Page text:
Since I entered my forties a few years back, I've been offered masses of conflicting 'truths' and 'knowledge.'
Everything is downhill from here.
You're still young! Forty is the new thirty!
Well, you're in your forties. Increased injury and weight gain is just normal.
Oh, you have no idea. Wait till you hit fifty. Then your body really starts to fall apart.
And um, not a single one of those is comforting. Because my forties have hit me hard. Really hard. I feel nothing like thirty and if I continue at this pace I will be three hundred pounds and barely crawling by fifty (wearing my knees raw trying to run my six miles, lift weights and eat my pound of raw veggies every day).
With all the negative talk and my own fairly dramatic symptoms, I've been looking around in wonder at all these healthy vibrant happy gray-haired people. Can it really be that hard for everyone?
So you can imagine my delight yesterday when my widowed friend, Florence reassured me, "I feel better now than I did at twenty-eight!"
And look, I just happen to have a photo of Florence with Mary on her eighty-third birthday two weeks ago.
Florence went on to explain her fatigue and achiness, pain in her joints and hips from all those years ago. She told her husband, "I'll never make it to fifty. I can barely get through each day." With his encouragement, she visited doctors, read books, loaded up on vegetables and vitamins, and with time, felt energetic and vibrant.
"Of course, I've had all kinds of other ailments since then," Florence laughed, "but I tackle them one at a time and don't give in to discouragement."
"You can get better," she promised me.
Erik and my sister remind me I've been through a lot the past few years. As my sister says, "This isn't about your age. It's an injury. It's as if every bone in your body was broken. You can heal, but you need time."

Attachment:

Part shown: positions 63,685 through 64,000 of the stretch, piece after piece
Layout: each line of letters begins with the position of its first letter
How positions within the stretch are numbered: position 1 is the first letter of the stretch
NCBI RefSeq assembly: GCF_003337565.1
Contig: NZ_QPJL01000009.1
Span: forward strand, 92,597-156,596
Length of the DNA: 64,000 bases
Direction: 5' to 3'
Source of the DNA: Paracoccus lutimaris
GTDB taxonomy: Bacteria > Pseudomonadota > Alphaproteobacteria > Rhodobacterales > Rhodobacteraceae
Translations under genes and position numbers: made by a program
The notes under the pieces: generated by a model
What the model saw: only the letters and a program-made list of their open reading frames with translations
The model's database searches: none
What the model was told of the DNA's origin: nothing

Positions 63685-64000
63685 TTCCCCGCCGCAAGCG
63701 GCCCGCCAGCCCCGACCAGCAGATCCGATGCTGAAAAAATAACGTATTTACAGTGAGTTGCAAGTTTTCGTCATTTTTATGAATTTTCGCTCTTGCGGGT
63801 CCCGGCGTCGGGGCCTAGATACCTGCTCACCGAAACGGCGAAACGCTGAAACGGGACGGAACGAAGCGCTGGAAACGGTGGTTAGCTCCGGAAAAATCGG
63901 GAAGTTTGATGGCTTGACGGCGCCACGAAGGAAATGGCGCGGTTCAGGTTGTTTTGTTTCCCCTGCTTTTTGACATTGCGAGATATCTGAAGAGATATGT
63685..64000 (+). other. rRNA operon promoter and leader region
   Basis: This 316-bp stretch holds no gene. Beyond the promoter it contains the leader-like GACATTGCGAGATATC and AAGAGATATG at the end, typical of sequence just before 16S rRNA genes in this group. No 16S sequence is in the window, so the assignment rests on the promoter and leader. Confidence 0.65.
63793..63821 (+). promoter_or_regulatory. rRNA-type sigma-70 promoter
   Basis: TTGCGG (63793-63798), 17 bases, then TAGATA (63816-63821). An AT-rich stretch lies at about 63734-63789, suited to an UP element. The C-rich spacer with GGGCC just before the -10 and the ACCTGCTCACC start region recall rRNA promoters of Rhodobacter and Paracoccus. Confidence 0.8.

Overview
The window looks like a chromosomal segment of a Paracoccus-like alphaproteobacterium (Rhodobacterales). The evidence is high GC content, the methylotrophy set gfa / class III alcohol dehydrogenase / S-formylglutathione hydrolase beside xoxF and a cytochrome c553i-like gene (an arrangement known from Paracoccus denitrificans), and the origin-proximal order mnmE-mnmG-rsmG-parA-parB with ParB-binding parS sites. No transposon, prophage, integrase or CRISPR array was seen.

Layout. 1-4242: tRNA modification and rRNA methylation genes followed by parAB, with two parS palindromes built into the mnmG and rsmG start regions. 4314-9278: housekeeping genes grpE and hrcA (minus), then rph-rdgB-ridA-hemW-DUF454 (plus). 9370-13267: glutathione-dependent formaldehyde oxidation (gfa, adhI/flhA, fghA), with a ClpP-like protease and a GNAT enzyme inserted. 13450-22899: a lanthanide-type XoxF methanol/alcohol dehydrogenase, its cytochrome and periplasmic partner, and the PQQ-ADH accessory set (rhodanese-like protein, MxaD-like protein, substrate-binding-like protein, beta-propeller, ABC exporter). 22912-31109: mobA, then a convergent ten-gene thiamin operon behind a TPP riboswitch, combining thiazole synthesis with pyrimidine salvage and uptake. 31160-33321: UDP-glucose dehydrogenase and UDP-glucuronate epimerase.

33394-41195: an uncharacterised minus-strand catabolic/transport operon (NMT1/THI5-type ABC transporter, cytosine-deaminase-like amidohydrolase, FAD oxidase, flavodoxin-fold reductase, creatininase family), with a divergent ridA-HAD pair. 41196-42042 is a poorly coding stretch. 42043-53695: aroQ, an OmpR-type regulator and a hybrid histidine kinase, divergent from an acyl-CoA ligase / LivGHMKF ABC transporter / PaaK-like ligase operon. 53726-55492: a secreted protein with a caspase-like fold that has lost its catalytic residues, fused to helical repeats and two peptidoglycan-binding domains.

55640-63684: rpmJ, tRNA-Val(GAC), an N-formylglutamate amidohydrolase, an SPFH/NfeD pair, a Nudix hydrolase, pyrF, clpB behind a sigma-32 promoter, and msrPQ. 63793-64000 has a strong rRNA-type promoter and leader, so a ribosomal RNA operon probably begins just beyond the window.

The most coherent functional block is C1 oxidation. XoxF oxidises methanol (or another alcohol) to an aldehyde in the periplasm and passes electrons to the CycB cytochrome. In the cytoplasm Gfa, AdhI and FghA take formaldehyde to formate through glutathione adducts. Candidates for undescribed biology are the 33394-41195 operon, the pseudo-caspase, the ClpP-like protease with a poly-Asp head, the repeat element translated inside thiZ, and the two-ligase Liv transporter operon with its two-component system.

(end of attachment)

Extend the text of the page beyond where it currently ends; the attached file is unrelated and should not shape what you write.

My sister would know. Her back literally broke two years ago under the stress of my father's actions. She was told she needed surgery, she'd never run again-- but after months in bed, physical therapy and time, she began walking, then jogging and finally running. The first time she walked her kids to school, she told me, felt like running a marathon. Last Saturday, she ran twenty miles with a friend.
I take great comfort in Winston Churchill, Laura Ingalls Wilder, Gandhi and Julia Child, who all hit their stride much later in life. And I love Victor Hugo's description of a woman who "in growing old attained the beauty of goodness."
Everyone has been assailed by the naysayers-- junior high kids are warned, "you'll be buried in homework," blushing brides are teased with, "you won't like him so much in a few months," young mothers (already exhausted) are told, "If you think it's hard now just wait till they are teenagers." (for the record: any amount of homework is manageable with a bit of organization, I love my husband more than the day I married him and teenagers are absolutely delightful.)
I'll been guilty myself, taunting my younger running buddies with "just wait till you hit your forties!" And why? Does it make me feel wise or strong to predict storm clouds? Do I feel superior for traveling life's road a few steps ahead?
But I haven't traveled their road, none of us has walked any path but our own. When I first began riding my bike up Utah's steep canyon roads at age seventeen, every time I passed another cyclist, I was struck over and over by the same thought--"I have no idea how far they've ridden." They may have started at the last campground, the mouth of the canyon or their home fifty miles away. Flat tires, empty water bottles and sore muscles may have plagued their ride, or maybe they just ate four chocolate chip cookies and are racing to the top. My only job as a fellow cyclist is to wave, offer smiles and encouragement for those who are weary. Yes, I'll warn them of potholes or mountain lion sightings but calling out, "the next hill is so steep, you'll never make it!" would be just plain mean.
Tragedy, illness and pain strike every age, but so does joy, delight and serendipity. I vow to rejoice in every success, every beauty, every lucky break of those around me. To mourn with those who mourn, comfort those in need of comfort and when I meet a struggling soul to offer reassurance---things will get better.
In a wild moment of bravery, I offered to make a video for a Dutch clothing company, LoFff (in exchange for some lovely clothes). The owner, Joanneke, radiate happiness and optimism; she is effervesecent-- even through email. Her story is worth reading. I hope you enjoy the innocence, the sunshine, the open laughter and smiles. But more than anything I hope you hear the message of the song "all failure is fleeting."
Yes, I may be 'over the hill' but I'm still a little girl with great big plans.